Halloween or Hallowe'en (a contraction of "All Hallows' evening"), less commonly known as Allhalloween, All Hallows' Eve, or All Saints' Eve, is a celebration observed in many countries on 31 October, the eve of the Western Christian feast of All Hallows' Day. It begins the observance of Allhallowtide, the time in the liturgical year dedicated to remembering the dead, including saints (hallows), martyrs, and all the departed.
One theory holds that many Halloween traditions were influenced by Celtic harvest festivals, particularly the Gaelic festival Samhain, which are believed to have pagan roots. Some go further and suggest that Samhain may have been Christianized as All Hallow's Day, along with its eve, by the early Church. Other academics believe Halloween began solely as a Christian holiday, being the vigil of All Hallow's Day. Celebrated in Ireland and Scotland for centuries, Irish and Scottish migrants brought many Halloween customs to North America in the 19th century, and then through American influence, Halloween spread to other countries by the late 20th and early 21st century.
Halloween activities include trick-or-treating (or the related guising and souling), attending Halloween costume parties, carving pumpkins into jack-o'-lanterns, lighting bonfires, apple bobbing, divination games, playing pranks, visiting haunted attractions, telling scary stories, and watching horror or Halloween-themed films. For some people, the Christian religious observances of All Hallows' Eve, including attending church services and lighting candles on the graves of the dead, remain popular, although it is a secular celebration for others. Some Christians historically abstained from meat on All Hallows' Eve, a tradition reflected in the eating of certain vegetarian foods on this vigil day, including apples, potato pancakes, and soul cakes.
Halloween is thought to have roots in Christian beliefs and practices. The English word 'Halloween' comes from "All Hallows' Eve", being the evening before the Christian holy days of All Hallows' Day (All Saints' Day) on 1 November and All Souls' Day on 2 November. Since the time of the early Church, major feasts in Christianity (such as Christmas, Easter and Pentecost) had vigils that began the night before, as did the feast of All Hallows'. These three days are collectively called Allhallowtide and are a time when Christians honour saints and pray for recently departed souls who have yet to reach Heaven. Commemorations of all saints and martyrs were held by several churches on various dates, mostly in springtime. In 4th-century Roman Edessa it was held on 13 May, and on 13 May 609, Pope Boniface IV re-dedicated the Pantheon in Rome to "St Mary and all martyrs". This was the date of Lemuria, an ancient Roman festival of the dead.
Beginning in the 4th century, the feast of All Hallows' in the Western Christian Church commemorated Christian martyrs and in the 8th century, Pope Gregory III (731–741) founded of an oratory in St Peter's for the relics "of the holy apostles and of all saints, martyrs and confessors". Some sources say it was dedicated on 1 November, while others say it was on Palm Sunday. By 800, there is evidence that churches in Ireland and Northumbria were holding a feast commemorating all saints on 1 November. Alcuin of Northumbria, a member of Charlemagne's court, may then have introduced this 1 November date in the Frankish Empire. In 835, it became the official date in the Frankish Empire. Some suggest this was due to Celtic influence, while others suggest it was a Germanic idea, although it is claimed that both Germanic and Celtic-speaking peoples commemorated the dead at the beginning of winter. They may have seen it as the most fitting time to do so, as it is a time of 'dying' in nature. It is also suggested the change was made on the "practical grounds that Rome in summer could not accommodate the great number of pilgrims who flocked to it", and perhaps because of public health concerns over Roman Fever, which claimed a number of lives during Rome's sultry summers.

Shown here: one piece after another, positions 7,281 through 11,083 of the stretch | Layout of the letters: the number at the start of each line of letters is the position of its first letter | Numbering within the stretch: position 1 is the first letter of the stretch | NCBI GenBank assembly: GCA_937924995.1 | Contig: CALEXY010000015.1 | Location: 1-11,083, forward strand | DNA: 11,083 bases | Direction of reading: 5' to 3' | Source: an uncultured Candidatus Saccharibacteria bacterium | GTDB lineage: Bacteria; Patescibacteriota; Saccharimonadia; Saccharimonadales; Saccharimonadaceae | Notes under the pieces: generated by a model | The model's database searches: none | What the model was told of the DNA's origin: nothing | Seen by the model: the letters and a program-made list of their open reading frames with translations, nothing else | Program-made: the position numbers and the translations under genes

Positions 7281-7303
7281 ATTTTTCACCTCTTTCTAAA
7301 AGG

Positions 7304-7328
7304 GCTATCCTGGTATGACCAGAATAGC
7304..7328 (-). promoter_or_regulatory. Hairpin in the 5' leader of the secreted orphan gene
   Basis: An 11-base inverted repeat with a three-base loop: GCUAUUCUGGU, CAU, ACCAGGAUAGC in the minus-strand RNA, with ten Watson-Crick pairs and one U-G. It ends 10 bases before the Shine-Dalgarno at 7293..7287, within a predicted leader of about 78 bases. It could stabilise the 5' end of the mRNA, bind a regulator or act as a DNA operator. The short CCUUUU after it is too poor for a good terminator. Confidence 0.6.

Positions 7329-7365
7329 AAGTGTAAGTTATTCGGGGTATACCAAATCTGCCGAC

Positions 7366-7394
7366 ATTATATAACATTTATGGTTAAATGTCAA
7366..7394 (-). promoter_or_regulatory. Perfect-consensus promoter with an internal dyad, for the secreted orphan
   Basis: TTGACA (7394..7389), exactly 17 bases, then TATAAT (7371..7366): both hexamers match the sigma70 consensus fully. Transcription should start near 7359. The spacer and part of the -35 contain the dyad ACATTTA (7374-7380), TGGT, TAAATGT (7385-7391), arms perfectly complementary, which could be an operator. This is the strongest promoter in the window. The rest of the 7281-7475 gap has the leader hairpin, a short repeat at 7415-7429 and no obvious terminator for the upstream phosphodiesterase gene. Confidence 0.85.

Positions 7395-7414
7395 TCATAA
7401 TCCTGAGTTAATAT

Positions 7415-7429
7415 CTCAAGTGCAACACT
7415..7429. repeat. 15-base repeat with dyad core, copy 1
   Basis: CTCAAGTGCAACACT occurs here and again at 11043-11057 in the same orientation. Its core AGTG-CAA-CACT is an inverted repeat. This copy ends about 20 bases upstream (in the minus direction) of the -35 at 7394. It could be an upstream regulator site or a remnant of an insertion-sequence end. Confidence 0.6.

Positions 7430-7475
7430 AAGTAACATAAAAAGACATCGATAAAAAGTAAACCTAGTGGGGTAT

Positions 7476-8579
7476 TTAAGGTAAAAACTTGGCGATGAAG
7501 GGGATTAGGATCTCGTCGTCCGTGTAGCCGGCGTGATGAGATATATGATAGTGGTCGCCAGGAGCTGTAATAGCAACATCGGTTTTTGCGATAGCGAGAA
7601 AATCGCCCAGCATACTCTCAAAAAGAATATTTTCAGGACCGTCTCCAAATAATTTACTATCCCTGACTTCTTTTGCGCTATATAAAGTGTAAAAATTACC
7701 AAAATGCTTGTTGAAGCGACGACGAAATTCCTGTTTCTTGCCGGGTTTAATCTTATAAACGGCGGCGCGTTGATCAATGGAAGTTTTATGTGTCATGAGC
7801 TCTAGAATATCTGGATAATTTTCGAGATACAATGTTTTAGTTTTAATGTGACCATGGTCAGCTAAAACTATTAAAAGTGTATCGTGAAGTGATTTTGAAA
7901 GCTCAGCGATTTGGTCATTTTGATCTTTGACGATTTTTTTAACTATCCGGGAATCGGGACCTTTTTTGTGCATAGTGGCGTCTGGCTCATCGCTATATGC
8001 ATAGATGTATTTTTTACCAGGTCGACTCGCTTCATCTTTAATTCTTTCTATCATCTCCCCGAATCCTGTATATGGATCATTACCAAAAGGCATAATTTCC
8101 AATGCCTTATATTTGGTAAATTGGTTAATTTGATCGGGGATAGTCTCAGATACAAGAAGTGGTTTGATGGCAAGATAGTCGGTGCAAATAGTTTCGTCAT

On All Hallows' Eve, Christians in some parts of the world visit cemeteries to pray and place flowers and candles on the graves of their loved ones. Top: Christians in Bangladesh lighting candles on the headstone of a relative. Bottom: Lutheran Christians praying and lighting candles in front of the central crucifix of a graveyard.
By the end of the 12th century they had become holy days of obligation in Western Christianity and involved such traditions as ringing church bells for souls in purgatory. It was also "customary for criers dressed in black to parade the streets, ringing a bell of mournful sound and calling on all good Christians to remember the poor souls". The Allhallowtide custom of baking and sharing soul cakes for all christened souls, has been suggested as the origin of trick-or-treating. The custom dates back at least as far as the 15th century and was found in parts of England, Wales, Flanders, Bavaria and Austria. Groups of poor people, often children, would go door-to-door during Allhallowtide, collecting soul cakes, in exchange for praying for the dead, especially the souls of the givers' friends and relatives. This was called "souling". Soul cakes were also offered for the souls themselves to eat, or the 'soulers' would act as their representatives. As with the Lenten tradition of hot cross buns, soul cakes were often marked with a cross, indicating they were baked as alms. Shakespeare mentions souling in his comedy The Two Gentlemen of Verona (1593). While souling, Christians would carry "lanterns made of hollowed-out turnips", which could have originally represented souls of the dead; jack-o'-lanterns were used to ward off evil spirits. On All Saints' and All Souls' Day during the 19th century, candles were lit in homes in Ireland, Flanders, Bavaria, and in Tyrol, where they were called "soul lights", that served "to guide the souls back to visit their earthly homes". In many of these places, candles were also lit at graves on All Souls' Day. In Brittany, libations of milk were poured on the graves of kinfolk, or food would be left overnight on the dinner table for the returning souls; a custom also found in Tyrol and parts of Italy.